Creating Kind Spaces by Gaylene Gould
How do you care for those you are working with, how do we care for ourselves? Restorative Care Practice is way to hold space for yourself and Others
An audio version of this text will be available here soon.
When working closely with people, especially when working with reparative intentions, care practices are vital.
How do you care for those who you are working with and for? How do we hold spaces for emotion and varying viewpoints? How do we care for ourselves along the way?
In the projects I have co-devised with communities, such questions loom live in each encounter. Many times I leave sessions doubting if I have held the space well enough, worrying if there might be residual distress, or if I have listened well enough to any expressed needs. I also now realise that if I am worrying like this it’s probably ok. I will usually find ways to sense-check with people in the group and with colleagues. It’s when I’m not worrying that there’s a danger I might be missing something important.
Essentially I help to create spaces where people can listen more deeply to themselves. Reparative justice begins with the question: who is offered space to reflect? Who has the time and resources to dedicate to building a caring, compassionate relationship with themselves in places of respite and care? This is the kind of 'education' that I wish every child could be offered. By adulthood most of us have never been shown how to build a kind awareness of self which can mean our relationships suffer.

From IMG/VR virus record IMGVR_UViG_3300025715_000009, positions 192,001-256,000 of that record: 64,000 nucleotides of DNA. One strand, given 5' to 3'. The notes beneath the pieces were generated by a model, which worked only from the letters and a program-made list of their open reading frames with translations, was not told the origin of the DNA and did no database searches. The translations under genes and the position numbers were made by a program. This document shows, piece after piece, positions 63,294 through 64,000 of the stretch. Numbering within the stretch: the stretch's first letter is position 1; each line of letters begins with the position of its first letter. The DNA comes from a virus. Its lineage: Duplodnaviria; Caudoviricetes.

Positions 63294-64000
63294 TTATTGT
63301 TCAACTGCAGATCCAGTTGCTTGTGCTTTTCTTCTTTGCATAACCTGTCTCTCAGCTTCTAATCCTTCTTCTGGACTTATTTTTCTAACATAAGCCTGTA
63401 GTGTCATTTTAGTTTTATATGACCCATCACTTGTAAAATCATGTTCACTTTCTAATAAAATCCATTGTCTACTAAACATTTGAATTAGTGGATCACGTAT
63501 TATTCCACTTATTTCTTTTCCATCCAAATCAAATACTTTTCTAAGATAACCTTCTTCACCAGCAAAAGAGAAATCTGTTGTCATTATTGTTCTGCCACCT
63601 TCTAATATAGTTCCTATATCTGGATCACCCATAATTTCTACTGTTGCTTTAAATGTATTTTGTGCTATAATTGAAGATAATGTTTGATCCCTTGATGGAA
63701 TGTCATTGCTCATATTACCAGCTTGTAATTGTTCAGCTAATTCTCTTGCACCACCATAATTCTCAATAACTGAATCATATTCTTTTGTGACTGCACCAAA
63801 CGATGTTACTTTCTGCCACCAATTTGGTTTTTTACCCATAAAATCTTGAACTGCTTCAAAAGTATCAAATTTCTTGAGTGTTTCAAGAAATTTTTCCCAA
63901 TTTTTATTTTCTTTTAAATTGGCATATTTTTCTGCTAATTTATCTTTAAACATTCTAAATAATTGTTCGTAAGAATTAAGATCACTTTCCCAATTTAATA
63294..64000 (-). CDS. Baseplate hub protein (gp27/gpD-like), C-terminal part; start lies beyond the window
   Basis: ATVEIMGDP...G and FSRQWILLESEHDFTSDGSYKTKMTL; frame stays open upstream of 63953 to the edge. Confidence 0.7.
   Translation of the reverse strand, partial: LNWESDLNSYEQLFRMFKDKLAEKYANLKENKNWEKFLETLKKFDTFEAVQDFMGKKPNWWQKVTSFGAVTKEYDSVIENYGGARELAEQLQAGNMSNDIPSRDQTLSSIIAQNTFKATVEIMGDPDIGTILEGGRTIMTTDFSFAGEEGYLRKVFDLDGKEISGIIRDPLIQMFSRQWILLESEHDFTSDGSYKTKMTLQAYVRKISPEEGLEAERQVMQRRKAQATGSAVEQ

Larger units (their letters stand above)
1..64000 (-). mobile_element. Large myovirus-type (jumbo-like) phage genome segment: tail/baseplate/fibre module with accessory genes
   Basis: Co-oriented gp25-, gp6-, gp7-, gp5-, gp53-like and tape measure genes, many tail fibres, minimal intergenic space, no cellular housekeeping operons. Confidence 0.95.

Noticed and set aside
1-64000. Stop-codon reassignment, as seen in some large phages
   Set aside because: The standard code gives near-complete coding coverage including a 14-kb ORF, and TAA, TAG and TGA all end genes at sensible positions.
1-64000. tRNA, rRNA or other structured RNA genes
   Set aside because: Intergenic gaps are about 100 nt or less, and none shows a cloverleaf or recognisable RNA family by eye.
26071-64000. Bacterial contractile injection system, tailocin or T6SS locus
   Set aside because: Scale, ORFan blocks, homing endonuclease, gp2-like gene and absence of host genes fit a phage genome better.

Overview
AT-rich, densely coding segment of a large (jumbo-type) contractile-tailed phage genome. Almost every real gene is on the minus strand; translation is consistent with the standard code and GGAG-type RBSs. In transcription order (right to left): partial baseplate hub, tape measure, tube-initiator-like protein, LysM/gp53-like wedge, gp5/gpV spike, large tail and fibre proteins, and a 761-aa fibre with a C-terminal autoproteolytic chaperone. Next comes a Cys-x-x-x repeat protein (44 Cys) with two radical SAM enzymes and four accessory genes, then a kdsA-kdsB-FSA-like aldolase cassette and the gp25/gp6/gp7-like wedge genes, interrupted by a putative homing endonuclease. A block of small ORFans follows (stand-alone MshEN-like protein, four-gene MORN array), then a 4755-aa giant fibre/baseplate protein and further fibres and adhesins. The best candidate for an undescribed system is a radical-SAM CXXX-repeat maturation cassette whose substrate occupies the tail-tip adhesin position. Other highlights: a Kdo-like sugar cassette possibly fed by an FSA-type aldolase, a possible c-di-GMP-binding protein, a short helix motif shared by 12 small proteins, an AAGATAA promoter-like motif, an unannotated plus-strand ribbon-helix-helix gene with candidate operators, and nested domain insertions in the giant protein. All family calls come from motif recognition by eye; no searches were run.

Most of the people who join a project self-select because they have a need to be in spaces of kindness. They are often sensitive, like myself, and harbour questions about their place in the world. They may be struggling to enter a world that is harsh and inaccessible due to their age, ethnicity, class or ability, or are recovering from being bashed about by such a world.
Recently I completed a research study in what I call Restorative Care Practices in partnership with the University of Reading (supervised by Dr Jenny Chamarette) and Clore Leadership, a development organisation for cultural leaders. Restorative Care Practices, or RCP, is inspired by social health models.